Thursday, October 24, 2013

Saying Goodbye to Summer

While most people correctly tie the end of summer to the calendar, for me it is marked by the first frost of the season. Where I live, that usually means the third or fourth week of October and that time is here.

I’ve spent the past few days dragging/lifting/situating into the sun room the plants I want to overwinter. This, after I had loudly proclaimed I was not bringing much inside for the winter!

Here’s what “not much” looks like:
Many aloes and a few begonias. I colored and dried hydrangeas during the summer (top shelf) and now I don't know what to do with them! 

Creeping Fig

Brazilian plume plant
The three kitties who formerly stayed in the garage have taken up residence in the sun room for the winter. Here's Myrtle, sleepy after not showing up last night (worry!) but now ready to sleep all day and pull the same trick tonight, no doubt.

One day ago the mid-morning temperature was 53F; last night the temperatures was high-30s, but tonight we anticipate a full-blown frost.

The fishpond has provided much pleasure this season. The fish have grown from half-finger to half-a-hand size. The white impatiens and sweet potato vine have softened the edges.

The Sweet Potato Vine has really done well at pond side.

Here's the fish. Can you see them? There are 10.
The potted impatiens have gone from this:

 To this:

The cold weather will put an end to these two Diamond Frost plants:
 And the white petunias, which have already dwindled drastically:
 The hydrangea have turned a nice purple:
 Bocappia, a new favorite, will soon be history:
 The white moonflower on the arbor has tried to outdo itself this year. 
 Oh well, at least the ivy around the little water fountain will provide a spot of greenery throughout the cold months:
This little creeper, whose name I've now forgotten, is "supposed" to stay green all winter. We'll see!
Surprisingly, one of the gardenia plants has formed a ton of buds at this late date. One bloom, with others to follow. I don't believe the low-30s will hamper the blooming, but a hard freeze will.

OK, the yard/garden has been winterized. Now it's time to snuggle in with blankets, books and indoor endeavors.


  1. your garden looks amazing! It's astounding that you know all of the names of your plants, their growth cycle and how to care for them properly.
    Where I come from gardens are so important especially in suburban/rural areas where people secretly compete with their neighbours who will have the most opulent garden.
    I don't garden myself, but I do enjoy seeing the more creative gardens where the character of the gardener is visible form their plant selection and the way they arrange the plants.
    I really like your gardening style!

    1. Thank you Anna! I have been doing it so long it just comes natural to me. And yet, there's always one more plant to learn about, and to want. During the hot summers I say I'm not going to do all this again next year, but then spring comes once more and I'm inspired again!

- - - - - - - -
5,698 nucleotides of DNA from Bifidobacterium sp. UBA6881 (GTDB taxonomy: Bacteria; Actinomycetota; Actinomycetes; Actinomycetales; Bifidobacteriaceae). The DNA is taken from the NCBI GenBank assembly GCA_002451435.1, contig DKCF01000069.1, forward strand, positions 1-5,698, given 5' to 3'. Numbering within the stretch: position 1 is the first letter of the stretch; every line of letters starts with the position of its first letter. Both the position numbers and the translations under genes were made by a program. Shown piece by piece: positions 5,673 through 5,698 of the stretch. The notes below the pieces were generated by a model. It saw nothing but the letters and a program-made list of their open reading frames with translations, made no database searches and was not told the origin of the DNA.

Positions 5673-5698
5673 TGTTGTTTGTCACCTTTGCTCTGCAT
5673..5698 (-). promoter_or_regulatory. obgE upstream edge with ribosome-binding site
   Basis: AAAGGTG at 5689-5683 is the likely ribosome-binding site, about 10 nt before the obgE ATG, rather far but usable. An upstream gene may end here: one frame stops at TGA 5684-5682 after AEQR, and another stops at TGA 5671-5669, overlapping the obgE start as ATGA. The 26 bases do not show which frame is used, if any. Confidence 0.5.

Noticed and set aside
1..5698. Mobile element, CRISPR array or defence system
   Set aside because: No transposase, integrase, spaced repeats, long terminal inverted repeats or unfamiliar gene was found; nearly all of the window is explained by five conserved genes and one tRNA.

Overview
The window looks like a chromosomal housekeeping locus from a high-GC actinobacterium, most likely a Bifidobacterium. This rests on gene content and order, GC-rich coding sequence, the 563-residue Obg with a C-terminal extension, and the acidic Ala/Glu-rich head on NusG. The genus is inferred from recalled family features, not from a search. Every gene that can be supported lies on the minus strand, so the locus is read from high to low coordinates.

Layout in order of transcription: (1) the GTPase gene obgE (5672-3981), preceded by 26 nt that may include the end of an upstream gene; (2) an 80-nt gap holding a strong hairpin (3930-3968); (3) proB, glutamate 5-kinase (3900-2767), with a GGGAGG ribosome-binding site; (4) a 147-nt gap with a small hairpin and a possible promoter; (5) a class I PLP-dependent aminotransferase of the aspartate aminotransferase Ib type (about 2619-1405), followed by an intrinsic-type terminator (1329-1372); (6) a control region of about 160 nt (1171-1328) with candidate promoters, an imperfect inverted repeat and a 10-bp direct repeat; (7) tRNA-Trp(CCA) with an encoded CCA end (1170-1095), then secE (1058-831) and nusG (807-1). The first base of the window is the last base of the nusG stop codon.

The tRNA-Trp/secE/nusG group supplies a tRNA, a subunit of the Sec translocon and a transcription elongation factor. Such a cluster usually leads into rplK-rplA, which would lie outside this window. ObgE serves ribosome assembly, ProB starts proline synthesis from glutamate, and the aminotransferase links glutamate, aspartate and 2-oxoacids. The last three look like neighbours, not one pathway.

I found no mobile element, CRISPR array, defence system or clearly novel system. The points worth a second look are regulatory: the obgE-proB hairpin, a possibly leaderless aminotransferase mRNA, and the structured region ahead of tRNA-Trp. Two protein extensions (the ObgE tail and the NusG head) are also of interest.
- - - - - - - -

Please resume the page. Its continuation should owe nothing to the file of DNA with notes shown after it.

2. Love it all! Well done...every picture!!!
    Pond looks so pretty! Thing I love most is the creeping fig. Mine wintered over outside last year and I'm going to chance it again this year with some protection on south exposure.
    I too love your gardening are a very creative gardener/person. Good job.

    1. I should give the creeping fig a try outside myself, but I have lost it before over the winter. So long as I have space for things inside I'll just continue to bring them in. Thank you!

  3. I do love your white flower garden Sanda; and everything else as well. Bringing plants indoors for the winter is something we don't need to do, but I can see the cold is about to bite by those temperatures you show. The little creeper is really pretty and the pond is great. yes, can see those cute little fish. Lovely post.

  4. The pond with the leafless tree reflected is a poignant sign of Autumn hovering in the wings,your photos have caught the mood perfectly.
    We are "battening the hatches down" (quoting a naval term!) as an 80 mile an hour or higher is rolling in from the Atlantic ocean due to strike Sunday/Monday.Wishing you a pleasant w/e.

  5. The many plants and flowers are totally dependent on your care and since you like gardening, ( + the money ) and time spent on getting all the plants on your grounds in the first place, I understand you taking care of them through your winter too.

    1. Almost forgot - what happens to the fish?

    2. The sunroom during winter is a pleasant place to spend time. On sunny days it becomes very warm in there with the glass walls. The fish: they go to the deepest spot in the pond to overwinter. They don't eat but hibernate (like a bear I suppose). When the water warms in the spring they start swimming again. Fingers crossed they'll all survive.

  6. As I piece the pictures together I can tell your yard must be beautiful. We rarely get frost here by the Bay so nothing gets moved. In the mountains it is another matter (even snow) but the landscaping there is just as nature planned it.



Related Posts Plugin for WordPress, Blogger...